Catharsis - FamilyEducation

Catharsis

April 05,2011
Professor Mom
Aliki McElreath

Aliki is a writer and college English teacher. She lives in North Carolina with her husband, two children (ages seven and ten), a dog, a cat, a rabbit, and too many fish.

On Thursday last week, I got angry. I did on Friday, too. I don't often get angry. I work hard on keeping perspective, and on practicing internal (and external) deep breathing when I have to. Years of parenting and years of modeling calm behavior to L. during his meltdowns have paid off, I think, and when faced with conflict I almost unconsciously do what I once had to so consciously do: check myself, lower my voice, relax my shoulders, take a step back in physical space, separate that roller-coaster rush of emotions into easily managed compartments. It also helps that I don't like conflict.

"You're so patiently Zen about everything all the time," a friend told me recently. I squirmed inside, because I know I'm not. Not really

While it is important sometimes to get angry, it's not, I believe, helpful to let yourself be caught up in a storm cloud. Sometimes we can't avoid confrontations: they do have an air-clearing quality about them that can help both parties move on.

Still, it's hard to be a parent, a parent of a child with special needs, a wife, a teacher, a colleague, a friend, a daughter, a sister, a human being who cares and not ever come into contact with your own anger.

On Thursday a student was terribly rude to me in class. I had to confront him, and I was angry. I think he needed to know that I was angry, but I still felt ugly inside when I went back to my office. I felt angry that my student's behavior had led me to that frustrated place, to my raised voice and blood pressure, to the storm cloud that tossed me in its grip. It took me about an hour to find my way out of that place and still, even then, the bad feelings lingered on. I think this, for me, is why anger can be so destructive--it not only spreads to others, but it eats away at you, too, even if you don't think you're letting it.

On Friday I found myself caught up in that storm cloud again. This anger was born out of frustration with L.'s school that had been building up for weeks, and from those mama-bear feelings that can take hold of you by surprise. They rise out of you with a force like nothing else. If it's true what they say about the underworld not having anywhere near the fury of a woman scorned then this holds doubly true of a mama who feels her child has been wronged in some way. Over the years I've heard plenty of stories from parents in our AS support group who've gone head-to-head with school staff; sometimes I would listen and wince inside, imagining the messiness of it all, the emotions spilled out like paint, staining everything in its path. I guess we've been lucky, in a way, that we've worked so well with the good resource staff at L.'s school--maybe that's what fueled our recent frustration: high expectations that crashed down in pretty alarming ways last week. It's been a disappointing school year, and I'm sad about it. Lately it seems that everyone's been very good at telling us what they think is wrong, but no one seems able to offer any solutions.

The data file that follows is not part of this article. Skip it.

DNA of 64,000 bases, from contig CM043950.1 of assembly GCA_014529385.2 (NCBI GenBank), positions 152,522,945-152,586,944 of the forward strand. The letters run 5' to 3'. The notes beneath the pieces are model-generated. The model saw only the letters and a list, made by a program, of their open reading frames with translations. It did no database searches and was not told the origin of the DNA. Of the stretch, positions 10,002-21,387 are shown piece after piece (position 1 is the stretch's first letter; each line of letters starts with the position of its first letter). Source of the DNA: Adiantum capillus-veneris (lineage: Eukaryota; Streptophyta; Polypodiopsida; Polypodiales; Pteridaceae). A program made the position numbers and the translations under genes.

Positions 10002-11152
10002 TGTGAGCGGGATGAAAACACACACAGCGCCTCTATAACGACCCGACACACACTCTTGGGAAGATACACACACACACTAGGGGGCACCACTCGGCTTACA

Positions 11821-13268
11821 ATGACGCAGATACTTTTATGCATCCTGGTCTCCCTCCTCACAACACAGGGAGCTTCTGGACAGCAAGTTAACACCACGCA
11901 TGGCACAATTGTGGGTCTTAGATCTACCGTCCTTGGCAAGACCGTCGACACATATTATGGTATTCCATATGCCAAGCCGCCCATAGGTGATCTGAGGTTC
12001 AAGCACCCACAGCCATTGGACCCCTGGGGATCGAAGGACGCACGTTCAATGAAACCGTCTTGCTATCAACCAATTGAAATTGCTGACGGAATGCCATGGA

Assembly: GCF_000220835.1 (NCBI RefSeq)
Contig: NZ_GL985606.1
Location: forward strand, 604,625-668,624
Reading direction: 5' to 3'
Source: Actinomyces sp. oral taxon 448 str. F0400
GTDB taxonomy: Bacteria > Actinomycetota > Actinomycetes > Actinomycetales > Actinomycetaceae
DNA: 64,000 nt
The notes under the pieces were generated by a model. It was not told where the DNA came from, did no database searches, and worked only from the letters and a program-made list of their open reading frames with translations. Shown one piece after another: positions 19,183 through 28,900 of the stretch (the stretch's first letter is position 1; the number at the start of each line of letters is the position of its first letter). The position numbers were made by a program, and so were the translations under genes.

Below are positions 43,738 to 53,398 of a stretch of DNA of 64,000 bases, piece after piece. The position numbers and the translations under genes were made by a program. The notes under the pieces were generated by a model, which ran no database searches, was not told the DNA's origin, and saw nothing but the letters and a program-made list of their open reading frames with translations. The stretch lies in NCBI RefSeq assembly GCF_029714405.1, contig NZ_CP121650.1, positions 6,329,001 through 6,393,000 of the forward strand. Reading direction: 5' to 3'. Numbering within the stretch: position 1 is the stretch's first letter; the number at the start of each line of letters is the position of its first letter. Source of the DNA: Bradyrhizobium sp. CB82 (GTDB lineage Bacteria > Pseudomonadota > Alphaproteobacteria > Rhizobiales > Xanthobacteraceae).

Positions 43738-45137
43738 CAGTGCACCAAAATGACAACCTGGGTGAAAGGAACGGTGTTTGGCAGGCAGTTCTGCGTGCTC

I've been thinking a lot about anger lately, as we help L. learn how to deal with his own, and we help T. learn how to deal with his. Living with someone whose moods are so unpredictable has taken its toll on all of us--this year more than others. Life with L. involves the constant weighing of one battle against another, and constant strategizing--some days more than others. We've had a tough year and our home, over the course of many months, has become a battlefield--almost without our realizing it. Scott and I have been doing a lot of  handing out sweeping consequences to L. in the dictatorial, no-explanations-necessary-because-we-said-so manner of parenting we always tried hard NOT to model.

And I guess I've been feeling kind of angry about it all, kind of alone, and kind of pushed-to-breaking-point, too.

All this time helping L. cope with his anger, and I didn't realize the need to acknowledge my own.